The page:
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San Francisco-based ride-share start-up Uber Technologies Inc. has been lauded for transforming existing taxi services in many of the 43 countries where it operates. But the company is not a stranger to controversy. Uber, valued at $18.2 billion, has been criticized for an allegedly misogynistic culture and having no regard for privacy.

The latest controversy around the start-up erupted on Monday when Buzzfeed reporter Ben Smith wrote about how Uber’s senior vice president Emil Michael suggested that “the company should consider hiring a team of opposition researchers to dig up dirt on its critics in media."

Michael made these comments during a dinner organized in New York by the company. Uber said it had failed to tell the gathering that conversations during the dinner would be off the record. Michael said at the dinner that the team would help Uber fight back against the press — they’d look into “your personal lives, your families," and give the media a taste of its own medicine.

Michael issued a statement later, saying he regretted the remarks he made and that they don’t reflect his actual views. Travis Kalanick, chief executive at Uber, in a tweet said, “Emil’s comments at the recent dinner party were terrible and do not represent the company." But he also added that “I believe that folks who make mistakes can learn from them – myself included and that also goes for Emil." Actor and Uber investor Ashton Kutcher, while defending the company, tweeted: “What is so wrong about digging up dirt on shady journalist?" He added, “Questioning the source needs to happen...Always!" His tweet-storm continued with this, “So as long as journalist are interested and willing to print half truths as facts...Yes we should question the source." In a classic “retweets are not endorsements" type disclaimer, Kutcher said that he spoke for himself and not the company, in this case Uber.

Here’s a list of controversies Uber has landed itself into over the years.

1.“Hot Chicks" campaign: Uber’s Lyon office released a sexist ad campaign which hooked passengers with “hot chick" drivers through the app. The app was called “Avions de Chasse" which means “fighter jets" in English. According to Buzzfeed, Uber cancelled the campaign and called it “a clear misjudgement by the local team."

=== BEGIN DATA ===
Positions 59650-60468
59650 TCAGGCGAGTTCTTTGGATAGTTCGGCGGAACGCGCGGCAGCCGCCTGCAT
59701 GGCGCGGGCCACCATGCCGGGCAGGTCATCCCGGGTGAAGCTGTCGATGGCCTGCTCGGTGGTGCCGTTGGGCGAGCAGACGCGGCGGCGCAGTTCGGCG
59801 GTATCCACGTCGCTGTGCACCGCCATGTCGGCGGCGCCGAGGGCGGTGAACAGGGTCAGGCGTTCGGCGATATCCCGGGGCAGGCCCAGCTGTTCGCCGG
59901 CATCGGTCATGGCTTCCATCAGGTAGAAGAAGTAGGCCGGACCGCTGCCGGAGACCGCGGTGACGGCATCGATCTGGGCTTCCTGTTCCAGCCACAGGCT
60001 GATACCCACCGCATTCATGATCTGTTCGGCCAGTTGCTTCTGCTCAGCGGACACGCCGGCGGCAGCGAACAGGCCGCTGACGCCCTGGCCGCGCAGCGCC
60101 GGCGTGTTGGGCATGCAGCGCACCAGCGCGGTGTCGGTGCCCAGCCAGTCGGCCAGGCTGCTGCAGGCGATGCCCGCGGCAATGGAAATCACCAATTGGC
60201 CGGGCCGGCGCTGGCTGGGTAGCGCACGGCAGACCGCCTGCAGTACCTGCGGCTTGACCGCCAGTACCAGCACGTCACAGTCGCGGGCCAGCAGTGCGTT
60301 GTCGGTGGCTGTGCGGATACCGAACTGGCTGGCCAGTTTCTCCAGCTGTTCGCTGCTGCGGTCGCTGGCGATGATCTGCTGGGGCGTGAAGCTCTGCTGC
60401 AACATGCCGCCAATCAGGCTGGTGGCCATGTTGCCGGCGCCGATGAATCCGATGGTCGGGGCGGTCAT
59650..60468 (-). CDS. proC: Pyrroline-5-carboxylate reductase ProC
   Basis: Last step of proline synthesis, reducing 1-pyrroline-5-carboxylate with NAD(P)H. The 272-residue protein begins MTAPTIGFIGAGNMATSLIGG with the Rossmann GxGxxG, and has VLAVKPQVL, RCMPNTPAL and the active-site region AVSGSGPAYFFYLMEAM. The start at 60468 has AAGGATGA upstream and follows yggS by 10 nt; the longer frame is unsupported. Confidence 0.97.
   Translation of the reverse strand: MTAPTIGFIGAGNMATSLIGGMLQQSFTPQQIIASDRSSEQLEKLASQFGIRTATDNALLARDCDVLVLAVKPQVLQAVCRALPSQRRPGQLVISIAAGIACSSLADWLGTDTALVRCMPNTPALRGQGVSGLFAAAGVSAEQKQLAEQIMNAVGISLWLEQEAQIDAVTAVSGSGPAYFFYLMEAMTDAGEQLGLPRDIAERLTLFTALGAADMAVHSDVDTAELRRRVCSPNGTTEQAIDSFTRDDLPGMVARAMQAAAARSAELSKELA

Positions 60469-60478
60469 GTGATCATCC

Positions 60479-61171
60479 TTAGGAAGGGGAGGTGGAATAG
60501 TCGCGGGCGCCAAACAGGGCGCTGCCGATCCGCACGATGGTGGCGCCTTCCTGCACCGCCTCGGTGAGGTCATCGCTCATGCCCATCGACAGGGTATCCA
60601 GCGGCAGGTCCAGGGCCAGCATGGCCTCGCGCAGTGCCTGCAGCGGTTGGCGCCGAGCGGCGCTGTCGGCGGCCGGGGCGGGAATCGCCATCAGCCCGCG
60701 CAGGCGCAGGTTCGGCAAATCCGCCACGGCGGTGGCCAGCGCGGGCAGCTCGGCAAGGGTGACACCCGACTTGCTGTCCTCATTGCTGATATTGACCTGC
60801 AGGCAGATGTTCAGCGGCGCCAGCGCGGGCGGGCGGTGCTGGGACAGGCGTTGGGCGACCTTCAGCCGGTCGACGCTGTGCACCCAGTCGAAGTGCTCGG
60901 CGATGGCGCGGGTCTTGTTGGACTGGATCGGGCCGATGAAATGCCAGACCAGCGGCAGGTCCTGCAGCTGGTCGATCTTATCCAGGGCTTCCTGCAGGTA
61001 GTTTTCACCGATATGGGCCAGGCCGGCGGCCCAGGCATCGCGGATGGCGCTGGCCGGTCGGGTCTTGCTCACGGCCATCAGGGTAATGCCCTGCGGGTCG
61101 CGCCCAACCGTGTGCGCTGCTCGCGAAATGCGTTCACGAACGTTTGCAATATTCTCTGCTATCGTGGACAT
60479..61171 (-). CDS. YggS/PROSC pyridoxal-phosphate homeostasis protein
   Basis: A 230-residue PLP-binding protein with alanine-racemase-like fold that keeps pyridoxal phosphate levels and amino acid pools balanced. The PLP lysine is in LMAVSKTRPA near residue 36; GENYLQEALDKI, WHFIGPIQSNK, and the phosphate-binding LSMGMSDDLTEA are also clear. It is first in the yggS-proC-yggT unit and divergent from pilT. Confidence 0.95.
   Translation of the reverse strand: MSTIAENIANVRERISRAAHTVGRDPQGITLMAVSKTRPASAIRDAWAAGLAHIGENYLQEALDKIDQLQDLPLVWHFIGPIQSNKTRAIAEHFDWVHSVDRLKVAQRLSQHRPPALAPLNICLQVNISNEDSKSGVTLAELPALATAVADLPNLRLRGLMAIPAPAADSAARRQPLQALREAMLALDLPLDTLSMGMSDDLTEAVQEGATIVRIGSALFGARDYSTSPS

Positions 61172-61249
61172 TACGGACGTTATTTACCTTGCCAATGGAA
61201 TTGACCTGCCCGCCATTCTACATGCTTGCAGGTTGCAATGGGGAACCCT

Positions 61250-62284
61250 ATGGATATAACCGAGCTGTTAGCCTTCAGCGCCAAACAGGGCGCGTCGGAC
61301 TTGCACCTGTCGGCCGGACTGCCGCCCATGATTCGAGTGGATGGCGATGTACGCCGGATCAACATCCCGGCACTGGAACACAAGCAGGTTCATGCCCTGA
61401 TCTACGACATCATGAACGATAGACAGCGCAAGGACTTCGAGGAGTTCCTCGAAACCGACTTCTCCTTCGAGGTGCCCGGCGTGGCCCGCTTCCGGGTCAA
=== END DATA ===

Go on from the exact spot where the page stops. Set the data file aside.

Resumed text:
2.Sabotaging the competition: Lyft Inc., the Uber competitor, accused the company of sabotaging its operations by making bookings and then cancelling them. Uber denied these allegations but CNN Money reported that Uber employees around the country ordered 5,560 Lyft rides and then cancelled them.

But later on The Verge confirmed that such tactics are part of Uber’s playbook to sabotage its competitors. “Uber is arming teams of independent contractors with burner phones and credit cards as part of its sophisticated effort to undermine Lyft and other competitors," said the report. These contractors are called “brand ambassadors" and are asked to take the competitors’ rides to recruit and influence drivers to join Uber.

3. Legal challenges: The old-school taxi services and central banks are not very happy with Uber disrupting the public transport space. The company is locked in legal tussles across the globe over its business model and payment methods. Germany has banned Uber services in its cities saying it breaches local legislation. Uber is under investigation in Australia, Belgium, Canada, the Philippines, the UK and the US for infringement of the rights of existing taxi holders, ownership and payment system. India’s apex bank issued “security issues and risk mitigation measures related to Card Not Present transactions" probably targeting Uber. Reserve Bank of India said companies using app-based purchases methods can’t allow customers to pay with their credit cards without a two-step authentication process. It is also under the scanner of the service tax department in India.

4.Driver behaviour: Uber had been in a tight spot not once but on many occasions thanks to its drivers. A slew of cases have been filed against Uber drivers on account of abduction, sexual and physical assault. In December 2013, a driver who worked for Uber ran over and killed Sofia Liu, a six-year-old girl, injuring her mother and brother severely. The family claimed that the driver was between fares on the Uber ride-sharing app. Uber denied any involvement in the incident.

Alexandra Craigle tweeted a screenshot of the messages she exchanged with the Uber driver. Photo: Twitter
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Alexandra Craigle tweeted a screenshot of the messages she exchanged with the Uber driver. Photo: Twitter

The taxi firm is often accused of not performing a thorough background check on its drivers like the traditional and established taxi services do.

5.Cover-ups: In September 2013, a customer accused Uber that its driver choked her. Uber CEO Kalanick in an internal email to the PR team instructed them on how to handle such incidents and the email by mistake landed up in the inbox of tech blogger Nitasha Tiku. The exchange between Tiku and the company have been documented in a blog by her in which the company calls her an “Internet troll."

6.Surge Pricing: During Hurricane Sandy, Uber reinstated surge pricing mechanism for its services. In simple words, a driver was free to ask any price he wanted to ferry people from one point to another. The cab fares during those days doubled from normal fares. After many complaints, the company decided to put a cap on surge pricing in emergencies.

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